Nothing says spring quite like a daffodil, crocus or tulip. Bulbs, however, can fill your garden with vibrant color from early spring through late summer. They are, in general, very hearty, easy to grow and care for, and will bloom year after year. With just a little effort, you can have colorful blooms from your bulbs all through the spring and summer. Daffodils, iris, tulips, gladiolus, hyacinth, and daylilies are just some of the many bulb favorites.
How to Choose Flower Bulbs:
Bulbs are easy to purchase over the internet. When buying bulbs, the larger the better in order to ensure a good bloom (bulb size is usually listed as DNI being the largest, DNII being smaller, and DNIII being smallest).
Good bulbs should also be firm (avoid signs of rotting or softness) and should not exhibit signs of external damage such as cracks and deep scratches. Avoid bulbs that are already growing shoots or roots. Before planting, keep bulbs stored in a cool, dry location without direct sunlight.
When deciding which type of bulb to purchase, think about timing. (Click here to find your Plant Hardiness Zone) Are you looking for color for early spring? mid-summer? Perhaps you would like several types of bulbs that bloom at different times so that you have color extended throughout spring and summer? (see Related Links below) Here are some recommendations for which bulbs bloom at what time.
List of Early Spring Blooms:
- Chionodoxa (Glory of the Snow) – Hardy to Zone 3
- Galanthus (Snowdrop) – Hardy to Zone 3
- Eranthis (Winter Aconite) – Hardy to Zone 4
List of Mid-Spring Blooms:
- Hyacinthus (Hyacinth) – Hardy to Zone 3
- Muscari (Grape Hyacinth) – Hardy to Zone 3
- Narcissus (Daffodil) – Hardy to Zone 4
- Tulipa (Tulip) – Hardy to Zone 3
- Crocus (Crocus) – Hardy to Zone 3
- Anemone (Windflower) – Hardy to Zone 4
- Scilla (Bluebell) – Hardy to Zone 3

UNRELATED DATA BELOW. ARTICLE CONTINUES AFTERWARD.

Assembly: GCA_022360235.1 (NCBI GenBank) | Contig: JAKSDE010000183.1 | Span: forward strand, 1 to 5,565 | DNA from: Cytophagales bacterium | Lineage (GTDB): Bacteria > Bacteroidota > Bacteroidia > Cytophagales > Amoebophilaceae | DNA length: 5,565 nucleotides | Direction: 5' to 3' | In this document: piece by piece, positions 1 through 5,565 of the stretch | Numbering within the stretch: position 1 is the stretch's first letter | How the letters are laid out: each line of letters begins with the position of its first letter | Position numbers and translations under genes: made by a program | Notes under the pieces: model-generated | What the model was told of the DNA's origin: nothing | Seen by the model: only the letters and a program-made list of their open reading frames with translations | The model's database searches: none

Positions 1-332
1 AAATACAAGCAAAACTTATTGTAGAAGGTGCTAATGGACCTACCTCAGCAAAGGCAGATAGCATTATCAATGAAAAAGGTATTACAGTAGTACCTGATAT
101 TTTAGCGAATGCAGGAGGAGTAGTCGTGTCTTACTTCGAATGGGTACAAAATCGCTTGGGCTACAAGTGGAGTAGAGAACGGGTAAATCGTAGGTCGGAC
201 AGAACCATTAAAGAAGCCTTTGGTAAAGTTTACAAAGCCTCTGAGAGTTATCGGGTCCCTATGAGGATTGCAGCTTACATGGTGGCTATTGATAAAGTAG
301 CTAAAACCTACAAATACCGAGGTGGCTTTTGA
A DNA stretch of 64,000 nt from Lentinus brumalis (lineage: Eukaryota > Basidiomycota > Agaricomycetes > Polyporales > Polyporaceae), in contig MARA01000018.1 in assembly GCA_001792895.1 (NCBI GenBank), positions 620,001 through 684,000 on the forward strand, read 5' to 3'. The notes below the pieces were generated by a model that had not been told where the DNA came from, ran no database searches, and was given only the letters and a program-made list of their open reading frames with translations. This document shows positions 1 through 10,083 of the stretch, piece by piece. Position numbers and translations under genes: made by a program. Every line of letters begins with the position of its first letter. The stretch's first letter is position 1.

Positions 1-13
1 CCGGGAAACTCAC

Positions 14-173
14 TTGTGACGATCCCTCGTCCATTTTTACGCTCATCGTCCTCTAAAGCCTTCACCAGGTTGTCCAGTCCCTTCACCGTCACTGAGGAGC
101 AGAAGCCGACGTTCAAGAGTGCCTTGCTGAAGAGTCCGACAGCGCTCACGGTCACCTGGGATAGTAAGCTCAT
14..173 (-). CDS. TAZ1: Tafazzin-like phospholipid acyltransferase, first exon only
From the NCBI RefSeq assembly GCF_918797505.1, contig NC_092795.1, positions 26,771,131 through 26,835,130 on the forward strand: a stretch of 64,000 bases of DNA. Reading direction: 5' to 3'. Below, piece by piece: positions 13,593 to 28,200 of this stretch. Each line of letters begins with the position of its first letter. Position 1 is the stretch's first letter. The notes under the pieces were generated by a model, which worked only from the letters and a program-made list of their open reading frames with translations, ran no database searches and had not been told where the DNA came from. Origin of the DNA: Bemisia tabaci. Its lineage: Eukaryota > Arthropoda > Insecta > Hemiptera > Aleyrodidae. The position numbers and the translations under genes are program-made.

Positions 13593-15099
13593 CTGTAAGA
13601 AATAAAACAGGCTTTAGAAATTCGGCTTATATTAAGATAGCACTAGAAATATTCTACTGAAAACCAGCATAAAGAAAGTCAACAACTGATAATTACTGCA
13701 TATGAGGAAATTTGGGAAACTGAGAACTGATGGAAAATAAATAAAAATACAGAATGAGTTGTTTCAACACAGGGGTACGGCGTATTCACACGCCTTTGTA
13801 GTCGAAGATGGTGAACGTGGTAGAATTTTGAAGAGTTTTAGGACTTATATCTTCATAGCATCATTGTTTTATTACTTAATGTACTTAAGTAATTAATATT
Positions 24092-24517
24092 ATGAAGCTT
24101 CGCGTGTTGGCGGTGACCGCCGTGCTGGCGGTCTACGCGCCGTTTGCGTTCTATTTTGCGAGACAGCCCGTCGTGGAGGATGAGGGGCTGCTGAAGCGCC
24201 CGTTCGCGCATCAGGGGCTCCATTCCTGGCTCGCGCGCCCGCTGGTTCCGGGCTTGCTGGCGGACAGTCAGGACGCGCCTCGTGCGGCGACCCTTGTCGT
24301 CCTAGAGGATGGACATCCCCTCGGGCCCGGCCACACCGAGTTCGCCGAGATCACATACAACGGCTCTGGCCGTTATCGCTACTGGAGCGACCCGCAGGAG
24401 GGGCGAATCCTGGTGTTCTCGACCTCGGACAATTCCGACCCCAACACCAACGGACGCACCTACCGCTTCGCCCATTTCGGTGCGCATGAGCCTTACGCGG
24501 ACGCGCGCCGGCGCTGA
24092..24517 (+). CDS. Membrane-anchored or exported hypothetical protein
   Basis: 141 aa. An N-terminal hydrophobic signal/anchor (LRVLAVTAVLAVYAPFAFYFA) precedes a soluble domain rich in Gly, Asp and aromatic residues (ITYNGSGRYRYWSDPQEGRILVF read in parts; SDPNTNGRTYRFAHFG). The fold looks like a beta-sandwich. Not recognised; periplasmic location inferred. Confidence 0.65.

List of Late Spring Blooms:
- Allium (Allium) – Hardy to Zone 5
- Convallaria (Lily of the Valley) – Hardy to Zone 3
- Sparaxis (Harlequin Flower) – Hardy to Zone 9
- Trillium (Wood Lily) – Hardy to Zone 5
List of Early-to-Mid Summer Blooms:
- Gladiolus (Sword Lily) – Hardy to Zone 7
- Iris (Iris) – Hardy to Zone 4
- Dahlia (Dahlia) Hardy to Zone 8
- Hemerocallis (Daylily) – Hardy to Zone 4
- Lilium (Lily) – Hardy to Zone 4
- Ornithogalum (Star of Bethlehem) – Hardy to Zone 8
- Acidanthera (Peacock Flower) – Hardy to Zone 7
- Crocosmia (Montebretia) – Hardy to Zone 7
- Ranunculus (Persian Buttercup) – Hardy to Zone 7
List of Late Summer Blooms:
- Amaryllis (Belladonna Lily) – Hardy to Zone 7
- Colchicum (Meadow saffron) – Hardy to Zone 5
When and How to Plant Bulbs
As a rule of thumb, bulbs should be planted in the fall (roughly early to mid-October). You want to get the bulbs in the ground about six weeks before the ground starts to freeze. Plant the bulbs in well-prepared soil. Planting depth is determined by the type of bulb (4 inches deep for crocus, 6 inches deep for daffodils and hyacinths, 8 inches deep for tulips). Spacing is also determined by the type of the bulb, but, in general, plant bulbs about four to six inches apart. If you prefer a more formal look of rows, you may wish to invest in a bulb planter. If you desire a more natural, clumped look, dig a wider hole that can accommodate several bulbs (5 to 10) planted together. A small amount of fertilizer can be added at the bottom of each hole, then covered with a thin layer of soil so that the bulb is not resting directly on the fertilizer. Bulbs should be placed into the hole pointed end up with the flat rooting side facing down. Cover the holes with soil and give the bulbs a thorough soaking of water.
How to Care for Bulbs
Dead-heading (removing dead flowers) will allow the plants to put all their energy into new and existing flowers. Do not, however, remove the leaves once the flowers have gone until they start to turn brown.
In climates of zone 6 and below (click here to find your zone), many bulbs are hearty enough to make it through the winter in the ground. Varieties that are vulnerable to frost, such as dahlias, should be dug up and wintered in a frost-free environment. Better yet, unless you just have to have that dahlia, just opt to plant the varieties that can spend the winter in the ground.
Bulbs are a wonderful way (with minimal effort) to bring vibrant color to your garden throughout the spring and summer. With just a little work in the fall, you can enjoy beautiful blooms as early as next spring!